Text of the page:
In the previous episode, Cervantes resumed the story with Don Quixote back at home after his second sally. The priest and the barber left him alone to recover for a month, but when they revisited him his madness hadn’t improved, despite the care and attention lavished by his housekeeper and niece. Sancho Panza told his master that the knight had been made famous in a popular book containing an account of his adventures. When his squire went home for a drink and a meal, Don Quixote entertained the young graduate, Sansón Carrasco, who had read that book.
When Sancho Panza returned from his meal, he elaborated a different story of how his donkey had been stolen from under him when he was asleep, and how he recovered it from the thief.
Sansón asked the squire about the fate of some money, which Sancho insisted he had given to his family. They discussed the author’s promise for a second part, and whether it would prove profitable.
When he heard Rocinante neigh, Don Quixote took this as a sign that he should make a third sally in three or four days, and asked Sansón for advice as to where they should start. His opinion was that Saragossa in Aragon would be preferable, as there would soon be jousts held there for Saint George’s Day. Sansón advised caution, which prompted Sancho to wish that his master would be less ambitious in his aims. The graduate told Sancho to put his trust in God, and to avoid letting success go to his head.
Don Quixote invited Sansón to write an acrostic poem bidding farewell to the Lady Dulcinea, to which he agreed. The knight then told the young man to keep it a secret that they would ride out on their next sally in a week’s time.
When Sancho got home, his wife asked him why he was so cheerful, and he told her enigmatically that he’d be happy not to feel as happy as he looked. He then explained to her that he had decided to serve Don Quixote again, and go with him on his third sally. He told his perplexed wife to feed the donkey well and prepare the pack-saddle and tack for his travels. She reminded him of his family responsibilities, including their two children. When her husband started talking fancifully of his governorship of islands and how their daughter would marry well, she told him to bring some money home for once and stick to his own station in life.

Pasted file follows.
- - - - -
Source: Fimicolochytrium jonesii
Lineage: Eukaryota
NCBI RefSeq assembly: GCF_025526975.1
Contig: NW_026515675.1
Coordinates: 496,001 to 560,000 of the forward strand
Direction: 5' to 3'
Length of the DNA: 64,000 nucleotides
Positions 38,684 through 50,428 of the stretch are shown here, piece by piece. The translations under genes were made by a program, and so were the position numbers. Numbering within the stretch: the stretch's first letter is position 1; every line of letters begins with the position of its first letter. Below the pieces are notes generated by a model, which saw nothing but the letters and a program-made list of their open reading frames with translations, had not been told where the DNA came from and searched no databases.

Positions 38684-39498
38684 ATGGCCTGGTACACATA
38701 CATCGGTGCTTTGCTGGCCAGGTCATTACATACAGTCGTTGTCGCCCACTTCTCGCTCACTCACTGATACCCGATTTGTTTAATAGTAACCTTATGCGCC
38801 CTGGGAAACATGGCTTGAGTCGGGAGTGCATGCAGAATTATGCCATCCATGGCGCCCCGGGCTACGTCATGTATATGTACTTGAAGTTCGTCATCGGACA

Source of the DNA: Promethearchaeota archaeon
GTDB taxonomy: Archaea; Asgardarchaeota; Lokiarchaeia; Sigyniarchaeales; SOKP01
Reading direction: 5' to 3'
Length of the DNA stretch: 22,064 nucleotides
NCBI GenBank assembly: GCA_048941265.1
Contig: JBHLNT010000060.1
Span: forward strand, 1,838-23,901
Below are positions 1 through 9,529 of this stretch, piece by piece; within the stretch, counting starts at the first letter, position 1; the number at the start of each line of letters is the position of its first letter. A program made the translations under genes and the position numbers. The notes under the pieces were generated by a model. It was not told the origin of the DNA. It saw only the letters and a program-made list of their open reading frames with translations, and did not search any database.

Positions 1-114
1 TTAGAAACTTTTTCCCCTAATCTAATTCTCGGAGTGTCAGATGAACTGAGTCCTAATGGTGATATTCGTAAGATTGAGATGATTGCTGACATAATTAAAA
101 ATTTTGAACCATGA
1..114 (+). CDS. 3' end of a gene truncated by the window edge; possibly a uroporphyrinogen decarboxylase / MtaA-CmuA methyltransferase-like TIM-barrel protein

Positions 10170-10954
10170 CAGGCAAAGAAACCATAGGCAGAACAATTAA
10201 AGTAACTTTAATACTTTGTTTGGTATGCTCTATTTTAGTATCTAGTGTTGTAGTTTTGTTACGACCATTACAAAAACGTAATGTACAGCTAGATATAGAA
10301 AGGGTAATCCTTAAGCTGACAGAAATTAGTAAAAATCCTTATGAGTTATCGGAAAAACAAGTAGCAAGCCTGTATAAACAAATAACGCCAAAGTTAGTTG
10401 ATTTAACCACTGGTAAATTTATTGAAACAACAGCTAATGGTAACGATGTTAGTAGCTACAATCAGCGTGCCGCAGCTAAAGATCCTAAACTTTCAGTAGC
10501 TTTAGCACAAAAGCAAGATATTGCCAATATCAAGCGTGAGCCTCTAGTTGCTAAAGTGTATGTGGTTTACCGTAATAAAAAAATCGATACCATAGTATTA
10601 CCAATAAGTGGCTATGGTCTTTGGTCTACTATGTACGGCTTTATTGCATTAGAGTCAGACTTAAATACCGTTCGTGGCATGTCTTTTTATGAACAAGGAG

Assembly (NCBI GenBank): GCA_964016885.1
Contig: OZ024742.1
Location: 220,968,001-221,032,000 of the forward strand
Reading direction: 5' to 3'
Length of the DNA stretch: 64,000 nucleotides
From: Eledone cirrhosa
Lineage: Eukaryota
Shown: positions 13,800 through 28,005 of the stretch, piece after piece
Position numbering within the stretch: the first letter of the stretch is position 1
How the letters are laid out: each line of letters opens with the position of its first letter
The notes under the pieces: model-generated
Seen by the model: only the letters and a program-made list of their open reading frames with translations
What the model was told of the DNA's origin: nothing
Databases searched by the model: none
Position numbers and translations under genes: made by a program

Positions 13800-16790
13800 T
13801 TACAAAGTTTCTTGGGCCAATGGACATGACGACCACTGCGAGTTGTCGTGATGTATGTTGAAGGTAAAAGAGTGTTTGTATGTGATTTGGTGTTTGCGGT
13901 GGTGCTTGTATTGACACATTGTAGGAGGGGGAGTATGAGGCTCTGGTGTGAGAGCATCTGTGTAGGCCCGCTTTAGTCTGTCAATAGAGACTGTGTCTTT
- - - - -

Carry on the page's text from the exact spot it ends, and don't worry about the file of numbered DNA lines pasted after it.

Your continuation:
Sancho then spoke at length, as if he was as much a captive of his dreams as Don Quixote. His wife told him of her fears that marrying their daughter above her station would prove her undoing, but Sancho insisted on his aspirations for nobility, finally reducing his wife to tears. With that, Sancho returned to Don Quixote to arrange their departure.
Don Quixote’s housekeeper and niece had grown suspicious that something was afoot, and that he was about to leave in secret. They had been trying to discover what he intended, but he had been evasive, merely making justification for his continuing to be a knight errant. They tried telling him that this was all a lie, which only made the knight angry with them. The two women tried flattering him instead, which calmed him down and let him hold forth in a condescending manner about great families, finally returning to his earlier and unusually lucid speech about men of arms and those of letters.
Just then Sancho Panza knocked at the door, causing the housekeeper to run away to hide, leaving Don Quixote’s niece to open the door. The two men then shut themselves away to discuss their next sally.
That completes the sixth chapter of the second book of Don Quixote.
Miguel de Cervantes Saavedra, trans John Rutherford (1604, 2000) Don Quixote, Penguin, ISBN 978 0 140 44909 9.
Roberto González Echevarría (2015) Cervantes’ Don Quixote, Yale UP, ISBN 978 0 300 19864 5.
Roberto González Echevarría (ed) (2005) Cervantes’ Don Quixote, A Casebook, Oxford UP, ISBN 978 0 19 516938 6.